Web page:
Lately, I’ve noticed more and more researchers commenting on the notion (an Ayurvedic notion, by the way) that many health issues—such as cholesterol levels or salt intake—are not one-size-fits-all. They suggest there is an individual component to health that today’s research model simply does not address.1,2
For example, according to a recent Washington Post article discussing new federal cholesterol guidelines, cholesterol is no longer a public health concern. In light of this, scientists are suggesting that there might be an individual sensitivity to cholesterol in about 25% of the public, but not in everyone.3
A recent study in the Journal of American Medicine (JAMA) addresses new evidence that little, if any, hard science can link salt to heart health risks. The research suggests that an often overlooked variable is the possibility that there are individual sensitivities to salt, rather than it being a global issue.4
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Currently, the research model is disease-based, not individual-based.1,2
For example, if there are ten people diagnosed with arthritis, the disease-based model suggests that they all should be helped by the arthritis drug. This model assumes that all arthritic patients became arthritic for the same reason and are in the same biochemical condition.
The disease-based research model requires the drug to have a significant impact on the condition being studied, rather than addressing the root of the issue for the individual who has the condition.
In contrast, the Ayurvedic model suggests that each of the ten people diagnosed with arthritis may have become arthritic for ten different reasons and there may be ten different therapies, drugs, or remedies needed. While the idea that every disease can have a magic bullet drug is long-gone, the research model has not been updated to account for the growing acceptance that there is a real and viable individual component involved in scientific accuracy.5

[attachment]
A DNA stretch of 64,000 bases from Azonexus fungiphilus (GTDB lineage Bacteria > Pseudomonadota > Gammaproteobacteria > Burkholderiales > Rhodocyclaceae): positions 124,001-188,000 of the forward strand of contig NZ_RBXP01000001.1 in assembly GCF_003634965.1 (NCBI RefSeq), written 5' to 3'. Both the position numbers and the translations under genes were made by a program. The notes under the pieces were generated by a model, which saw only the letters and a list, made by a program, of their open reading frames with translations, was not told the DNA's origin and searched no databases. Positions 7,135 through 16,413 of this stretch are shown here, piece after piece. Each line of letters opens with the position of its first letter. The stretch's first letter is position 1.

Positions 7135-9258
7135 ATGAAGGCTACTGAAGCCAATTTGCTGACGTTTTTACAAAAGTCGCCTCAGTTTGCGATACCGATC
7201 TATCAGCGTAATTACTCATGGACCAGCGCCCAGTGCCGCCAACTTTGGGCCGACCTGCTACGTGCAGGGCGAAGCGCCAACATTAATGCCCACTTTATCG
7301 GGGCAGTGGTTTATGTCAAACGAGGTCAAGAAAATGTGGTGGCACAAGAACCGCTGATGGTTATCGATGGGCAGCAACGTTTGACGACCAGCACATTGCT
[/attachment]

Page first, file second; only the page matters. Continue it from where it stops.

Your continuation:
The future of medicine will hopefully build on the current disease model to include more diagnostics that access the susceptibility and predispositions of the individual. Ayurveda says, “We do not treat disease; we treat the individual who has the disease.”
According to John Ioannidis, a professor of health research and policy at Stanford University, “Almost every single nutrient imaginable has peer-reviewed publications associating it with almost any outcome.”3 This is the problem with a disease-based research model: a nutrient may work for some folks some of the time, and also for none of the folks some of the time.
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The Research Tide May Be Forced To Change
With the discovery of the microbiome, researchers are seeing firsthand how individualized this 90% of the human body functions.6 Microbes that make up 90% of the cells in the human body do not follow uniform rules. Microbes that are known to be beneficial for some people can actually act in negative ways for others. One person can have multiple strains of microbes in their gut, while another can have only a handful, and both can be healthy. Certain probiotics seem to help some folks and not others.7 Microbes change with the seasons, location, diet, and even between males and females.7-10
The inconsistency, complexity, and functional diversity is making the microbiome one of the most challenging components of the human body for researchers to understand.
The more I study the microbiome, the more I see how Ayurveda designed an entire system of medicine and lifestyle that directly supports the health of the microbiome. This is perhaps due to its focus on the subtle rather than gross aspects of nature.
In fact, Ayurveda makes the case that it is the most subtle influences and aspects of our physiology that are the most powerful. With its holistic and individualized focus, the aim of Ayurveda is to directly address the needs of the individual on a case-by-case basis, in ways that disease-based models of modern research have tended to overlook.